The Making of a Pandemic: Bubonic Plague in the 14th Century
By James T. Eastman
The Journal of Lancaster General Hospital, Vol.4:1 (2009)
Abstract: Bubonic plague—a fast-spreading, highly lethal infection caused by Yersinia pestis—is most commonly associated with the 14th century, when it wiped out at least one third of the entire Eurasian population with a rapidly progressive and often fatal illness characterized by lymphadenopathy, septicemia, and pneumopathic effects. The incidence and virulence of this disease has diminished over the years, being limited to well-circumscribed areas by the latter half of the 20th century. However, its recent re-emergence around the world, coupled with an expanded appreciation of its great genotypic and phenotypic diversity, has introduced the threat of multidrug resistance and a modern-day pandemic. This may be avoided through our continued efforts to develop more rapid diagnostic tests and strain-specifi c vaccines, as well as through improved physician awareness, patient education, and close monitoring of environmental and sociopolitical changes that could reintroduce the conditions that contributed to the “Black Death.”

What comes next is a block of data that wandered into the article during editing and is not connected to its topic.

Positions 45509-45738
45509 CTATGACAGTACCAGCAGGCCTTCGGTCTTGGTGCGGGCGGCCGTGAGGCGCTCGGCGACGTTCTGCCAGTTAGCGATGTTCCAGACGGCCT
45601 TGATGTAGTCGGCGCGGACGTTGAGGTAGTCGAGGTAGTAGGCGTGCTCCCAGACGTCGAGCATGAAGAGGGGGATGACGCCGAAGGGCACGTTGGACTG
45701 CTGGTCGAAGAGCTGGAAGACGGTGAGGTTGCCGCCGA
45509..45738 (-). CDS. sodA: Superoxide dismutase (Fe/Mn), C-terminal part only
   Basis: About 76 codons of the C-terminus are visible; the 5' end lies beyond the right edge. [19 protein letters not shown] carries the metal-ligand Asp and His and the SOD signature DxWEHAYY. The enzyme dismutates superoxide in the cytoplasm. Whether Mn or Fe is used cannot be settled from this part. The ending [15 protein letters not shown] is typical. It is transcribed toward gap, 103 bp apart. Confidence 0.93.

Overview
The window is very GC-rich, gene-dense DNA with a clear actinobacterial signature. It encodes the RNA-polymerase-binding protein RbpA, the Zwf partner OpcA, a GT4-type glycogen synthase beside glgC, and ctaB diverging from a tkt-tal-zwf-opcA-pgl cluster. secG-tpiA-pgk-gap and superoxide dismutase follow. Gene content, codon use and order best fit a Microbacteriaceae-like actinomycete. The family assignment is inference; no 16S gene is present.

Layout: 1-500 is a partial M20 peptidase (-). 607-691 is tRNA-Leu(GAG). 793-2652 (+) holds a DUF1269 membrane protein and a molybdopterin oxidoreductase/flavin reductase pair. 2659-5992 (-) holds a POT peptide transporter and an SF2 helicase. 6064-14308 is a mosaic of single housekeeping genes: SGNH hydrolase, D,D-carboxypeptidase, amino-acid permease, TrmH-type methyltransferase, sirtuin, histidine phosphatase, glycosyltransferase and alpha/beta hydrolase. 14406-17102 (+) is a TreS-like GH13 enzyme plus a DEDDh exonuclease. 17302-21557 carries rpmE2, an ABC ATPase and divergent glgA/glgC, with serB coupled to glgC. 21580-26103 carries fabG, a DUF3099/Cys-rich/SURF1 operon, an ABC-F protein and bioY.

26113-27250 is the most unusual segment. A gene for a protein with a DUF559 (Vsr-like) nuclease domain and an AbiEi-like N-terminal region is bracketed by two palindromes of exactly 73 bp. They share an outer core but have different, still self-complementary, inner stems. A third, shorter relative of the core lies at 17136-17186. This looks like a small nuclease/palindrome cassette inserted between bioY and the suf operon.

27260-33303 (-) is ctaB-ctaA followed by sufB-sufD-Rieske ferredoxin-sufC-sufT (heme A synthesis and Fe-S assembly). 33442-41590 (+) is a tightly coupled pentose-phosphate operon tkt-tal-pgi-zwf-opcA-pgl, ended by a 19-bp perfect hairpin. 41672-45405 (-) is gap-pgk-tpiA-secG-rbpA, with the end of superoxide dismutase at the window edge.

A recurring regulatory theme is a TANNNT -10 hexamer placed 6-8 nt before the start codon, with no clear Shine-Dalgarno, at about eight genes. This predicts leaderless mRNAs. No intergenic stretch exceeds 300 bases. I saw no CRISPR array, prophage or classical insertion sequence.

Introduction: In October 1347, several Genoese ships pulled into port at Messina, Sicily. The harbor master noticed crew members who were clearly ill disembarking and quickly sent the ships away. It was too late; within a matter of days, people were dead or dying in the city. The plague had arrived in Europe.
Imagine the questions running through people’s minds: What is this disease? Boils, gangrene, vomiting blood, madness—it must have seemed more like Divine retribution than a potentially curable disease. Where did it come from? Perhaps from Caffa, a Genoese city in the Crimea that was attacked by Mongols who catapulted diseased corpses over the walls to kill or drive off the citizens within; or perhaps from China, where a similar disease was seen years earlier; or from a port along a trade route between China and the Mediterranean. Why does it kill so fast? Carts filled with dead bodies were wheeled past dead rats lining the city streets. But with no knowledge of bacteriology, the most learned medieval minds were unable to make a connection between the animal and the disease. Why were some sailors still alive? Many must have prayed to be similarly exempted.
This article provides modern answers to these questions, and offers lessons from this 14th century pandemic that can be used to avoid such devastation today.